Conversely, Sergiy has wanted to fight Golovkin since 2017. He's motivated and hungry, and will be in the best shape of his career when he faces the feared GGG. Segiy has every reason to be motivated and ready, while Golovkin is entering into a tough fight with little to prove and seemingly reduced incentive. .... And if you think Derevyanchenko is the kind of a fella to get under an opponent's skin during a fight promotion, think again.
It might have been easier for Golovkin to get motivated for his most recent bout against lesser regarded Steve Rolls. It was his first time in the ring in a long while, served as his DAZN debut and was his first fight with his new trainer and promotional team... And that leads us to No. 3.
Golovkin vs Derevyanchenko
October 5, 2019 (tentative)
IBF Middleweight Title
3.Training and promotional changes
A shock to many, Golovkin recently fired longtime trainer Abel Sanchez who had guided him to a near perfect run over 10 or so years and was his biggest cheerleader and advocate. Sometimes, when a successful fighter does this it's a bad sign. Either he thinks he no longer needs tutelage or he's trying to blame someone else for his own faults.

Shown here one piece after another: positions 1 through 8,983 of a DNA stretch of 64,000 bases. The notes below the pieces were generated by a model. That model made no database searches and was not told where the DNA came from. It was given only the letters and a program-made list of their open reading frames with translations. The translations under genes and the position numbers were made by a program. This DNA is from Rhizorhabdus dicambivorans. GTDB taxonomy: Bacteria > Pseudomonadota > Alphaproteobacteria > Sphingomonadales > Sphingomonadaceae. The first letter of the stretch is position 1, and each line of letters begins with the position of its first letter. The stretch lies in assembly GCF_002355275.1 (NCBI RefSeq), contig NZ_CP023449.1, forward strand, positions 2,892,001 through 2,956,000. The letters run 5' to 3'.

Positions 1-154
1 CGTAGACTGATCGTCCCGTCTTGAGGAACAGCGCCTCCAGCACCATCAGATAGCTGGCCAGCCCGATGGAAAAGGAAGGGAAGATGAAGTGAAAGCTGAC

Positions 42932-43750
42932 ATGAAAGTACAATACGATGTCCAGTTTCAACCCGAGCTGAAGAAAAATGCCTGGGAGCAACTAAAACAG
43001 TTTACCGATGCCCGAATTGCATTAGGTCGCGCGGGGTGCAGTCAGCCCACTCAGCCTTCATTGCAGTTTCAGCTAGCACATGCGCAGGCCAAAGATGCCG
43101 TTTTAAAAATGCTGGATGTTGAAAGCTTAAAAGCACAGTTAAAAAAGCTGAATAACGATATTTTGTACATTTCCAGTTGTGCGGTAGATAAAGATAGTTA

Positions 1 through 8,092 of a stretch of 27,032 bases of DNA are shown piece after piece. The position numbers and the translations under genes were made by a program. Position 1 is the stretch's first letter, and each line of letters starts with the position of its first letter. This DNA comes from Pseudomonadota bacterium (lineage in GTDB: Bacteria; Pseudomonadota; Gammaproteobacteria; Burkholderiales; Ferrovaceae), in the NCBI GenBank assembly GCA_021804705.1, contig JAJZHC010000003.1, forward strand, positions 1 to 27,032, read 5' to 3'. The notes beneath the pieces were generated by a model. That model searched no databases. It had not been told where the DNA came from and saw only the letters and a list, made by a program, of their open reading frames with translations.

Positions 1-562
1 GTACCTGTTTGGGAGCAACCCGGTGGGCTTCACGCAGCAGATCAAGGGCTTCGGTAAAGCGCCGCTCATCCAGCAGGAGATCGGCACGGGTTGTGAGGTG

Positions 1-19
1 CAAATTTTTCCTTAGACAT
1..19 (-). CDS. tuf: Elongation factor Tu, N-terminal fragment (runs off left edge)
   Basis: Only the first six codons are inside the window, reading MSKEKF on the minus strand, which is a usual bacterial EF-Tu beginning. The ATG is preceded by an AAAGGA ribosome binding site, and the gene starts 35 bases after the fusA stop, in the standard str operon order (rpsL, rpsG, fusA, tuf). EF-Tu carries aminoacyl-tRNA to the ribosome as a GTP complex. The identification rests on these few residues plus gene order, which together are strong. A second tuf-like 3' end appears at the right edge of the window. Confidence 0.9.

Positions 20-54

Mike Tyson, while at his peak, fired then longtime trainer Kevin Rooney and was never the same again. And when Sugar Ray Leonard let Angelo Dundee go, the Sugarman was never the same.
Now granted, Lennox Lewis fired his longtime trainer, Pepe Correa, in favor of Emmanuel Steward and raised his game as a result; But unlike GGG, Lewis had very obvious, well-documented flaws.
Sometimes a new trainer with different philosophies can confuse a fighter. In the ring, his instinct tells him to do one thing but he's being trained to do something very different that doesn't come as naturally.